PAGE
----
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Bahamian Dollar ‘Over Valued’ By 10-20%

THE Bahamian dollar is “overvalued between 10-20 per cent”, the IMF has revealed, warning that this is further eroding the economy’s cost competitiveness.

The International Monetary Fund (IMF), in its full report on the Article IV consultation, found that the Bahamas’ currency was “17.6 per cent stronger than the level deemed consistent with fundamentals and desired policies” on a real effective exchange rate (REER) basis.

This strips away the one:one peg with the US dollar, and measures the Bahamian dollar’s value against a basket of other currencies adjusted for inflation, to determine its competitiveness.

The IMF said its analysis, suggesting the Bahamian currency was overvalued, had major implications for the competitiveness of an economy still struggling with structural impediments such as high energy costs/unreliability and bureaucratic bottlenecks facing the private sector in its dealings with government.

While the Bahamas’ reliance on US tourists had helped to mitigate the dollar’s appreciation via the peg, the Fund warned it was exacerbating a situation where real wages are growing faster than productivity.

“The currency appreciated 11.25 per cent in real effective terms on average between 2014 and 2015, reflecting a strengthening of the US dollar and, to a lesser extent, the introduction of the VAT in January 2015,” the IMF report said.

“Since 2015, the real effective exchange rate (REER) has remained virtually flat. In staff’s view, the currency is overvalued between 10 and 20 per cent. The introduction of the VAT in early 2015 was a factor accounting for about two percentage points of the strengthening of the REER”

The Fund said the Bahamian dollar’s attachment to its appreciating US counterpart had implications for efforts to diversify tourism source markets, as this made vacations to this nation relatively more expensive for Canadians, Europeans and others.

“From a cost perspective, the Bahamas is among the most expensive tourism destinations and its share in the ‘exclusive’ Caribbean tourism market has been declining,” the IMF added. “The strength of the currency in real effective terms, and real wages growing faster than productivity, have further eroded competitiveness.

“Overall, staff assess the REER to be overvalued by around 9 to 18 per cent in 2016. The model finds that the REER is 17.6 per cent stronger in 2016 than the level deemed consistent with fundamentals and desired policies..... The current level of the REER is around 11 per cent higher than the long-term average.”

The IMF said the currency overvaluation, and tie to the US dollar, gave the Bahamas less flexibility than Caribbean tourism rivals such as Jamaica and the Dominican Republic, both of which do not have fixed exchange rate regimes.

It added that while the Bahamas’ foreign currency reserves of $904 million at year-end 2016 were below the international benchmark of three months’ worth of imports, standing at 2.4 months’ worth, they were above 100 per cent of the country’s short-term debt.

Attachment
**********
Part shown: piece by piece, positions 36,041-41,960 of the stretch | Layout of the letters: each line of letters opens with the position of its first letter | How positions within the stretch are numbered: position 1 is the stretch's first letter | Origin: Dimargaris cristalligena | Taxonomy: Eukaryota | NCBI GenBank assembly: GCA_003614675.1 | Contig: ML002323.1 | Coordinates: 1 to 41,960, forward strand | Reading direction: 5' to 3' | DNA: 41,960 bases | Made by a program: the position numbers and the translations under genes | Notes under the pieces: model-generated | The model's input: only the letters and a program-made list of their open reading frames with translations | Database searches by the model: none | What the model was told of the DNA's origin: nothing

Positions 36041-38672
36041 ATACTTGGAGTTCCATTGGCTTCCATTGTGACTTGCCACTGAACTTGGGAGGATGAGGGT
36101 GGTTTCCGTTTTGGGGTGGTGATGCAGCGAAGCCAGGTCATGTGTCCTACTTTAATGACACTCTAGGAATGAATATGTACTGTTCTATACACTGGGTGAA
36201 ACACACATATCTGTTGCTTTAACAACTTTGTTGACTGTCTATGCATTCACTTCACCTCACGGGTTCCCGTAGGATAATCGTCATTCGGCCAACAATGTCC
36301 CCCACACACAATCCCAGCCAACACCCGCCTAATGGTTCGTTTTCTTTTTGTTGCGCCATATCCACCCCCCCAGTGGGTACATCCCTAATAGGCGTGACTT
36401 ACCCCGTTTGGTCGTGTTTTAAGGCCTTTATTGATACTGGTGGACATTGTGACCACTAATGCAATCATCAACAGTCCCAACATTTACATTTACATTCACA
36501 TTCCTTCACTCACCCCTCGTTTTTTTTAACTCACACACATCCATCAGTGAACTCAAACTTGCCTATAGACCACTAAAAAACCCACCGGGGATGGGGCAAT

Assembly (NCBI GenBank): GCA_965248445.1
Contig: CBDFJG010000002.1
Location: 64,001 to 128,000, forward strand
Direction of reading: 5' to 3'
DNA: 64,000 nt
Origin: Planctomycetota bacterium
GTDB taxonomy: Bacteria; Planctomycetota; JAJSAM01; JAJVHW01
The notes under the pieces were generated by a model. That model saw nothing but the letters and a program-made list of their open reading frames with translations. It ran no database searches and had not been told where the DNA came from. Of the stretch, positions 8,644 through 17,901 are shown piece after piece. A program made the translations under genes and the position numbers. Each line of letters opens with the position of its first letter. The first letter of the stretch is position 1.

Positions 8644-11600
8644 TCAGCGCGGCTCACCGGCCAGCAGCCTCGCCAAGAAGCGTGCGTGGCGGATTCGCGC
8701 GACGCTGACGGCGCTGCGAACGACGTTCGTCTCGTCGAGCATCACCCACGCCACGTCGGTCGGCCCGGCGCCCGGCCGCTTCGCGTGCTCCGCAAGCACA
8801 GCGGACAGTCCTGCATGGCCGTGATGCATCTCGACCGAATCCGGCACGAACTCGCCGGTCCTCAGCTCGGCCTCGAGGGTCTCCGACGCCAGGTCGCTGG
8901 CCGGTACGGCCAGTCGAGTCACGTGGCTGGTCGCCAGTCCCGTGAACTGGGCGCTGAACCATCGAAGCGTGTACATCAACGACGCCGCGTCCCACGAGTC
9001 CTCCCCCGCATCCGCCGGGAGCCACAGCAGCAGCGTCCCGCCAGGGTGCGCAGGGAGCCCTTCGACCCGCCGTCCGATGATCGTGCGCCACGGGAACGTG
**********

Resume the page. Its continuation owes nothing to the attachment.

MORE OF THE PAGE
On a more positive note, the IMF is forecasting that the Bahamas’ ‘negative credit gap’ will gradually be closed as bank lending to the private sector picks up to an annual 2.5-3 per cent growth rate by 2021-2022.

However, it revealed that bank ‘spreads’ - the difference between lending and deposit rates - are currently “much higher” than before the 2007-2009 recession due to a lack of economic growth and difficulties in assessing borrower creditworthiness.

“Banks have maintained a cautious lending attitude, particularly as the lack of a credit bureau and of a well-established book-keeping tradition have made it difficult to assess borrowers’ creditworthiness,” the IMF said.

“These challenges have led banks to increase the risk premium on new lending, bringing intermediation spreads to levels much higher than those seen before the global financial crisis. Consequently, the total stock of credit to the private sector has remained flat, leading to a negative credit gap.” This gap was assessed as equivalent to 2 per cent of GDP (around $200 million) in 2016.

The IMF urged the Bahamas to “reverse the self-reinforcing negative feedback loop” created by the lack of GDP growth, and high levels of loan delinquency, on credit supply. It said the enactment of legislation to create a Credit Bureau is also essential to this effort.

The Article IV report also exposes why the 2008-2009 recession hit the Bahamas, and so many families, especially hard as it revealed the high level of household indebtedness and “explosion” in reckless bank lending prior to the crash.

“Households have not been able to fully repair their balance sheets following the sharp economic contraction during the global financial crisis, which turned many loans non-performing,” the IMF said.

“Bank household debt increased from about 40 per cent of GDP in 2005 to a peak of 62 per cent of GDP in 2011, declining only to 57 per cent of GDP in 2016.”

It continued: “Total credit grew at an average annual rate of 10 per cent over 2002-2008. The expansion was particularly pronounced in household credit, with residential mortgage lending and consumer credit growing at average annual rates of 20 and 9 per cent, respectively.

“Business lending, with only a small fraction going into commercial mortgages, expanded only modestly at average annual rates of 3 per cent, although it temporarily accelerated to slightly above 10 per cent in 2005 and 2006. The rapid acceleration in household credit led to a significant increase in household leverage: household debt (mortgages and consumer loans) increased from 37 per cent of GDP in 2002 to 58 per cent in 2008.”

Comments

BahamaPundit 1 week, 6 days ago

In all honesty, it's probably over valued by 30 to 50 percent.

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banker 1 week, 5 days ago

In 2014, economists were saying that it was overvalued by 35%. This was based on the "quality" or lack thereof of the reserves -- IOUs to the NIB and such.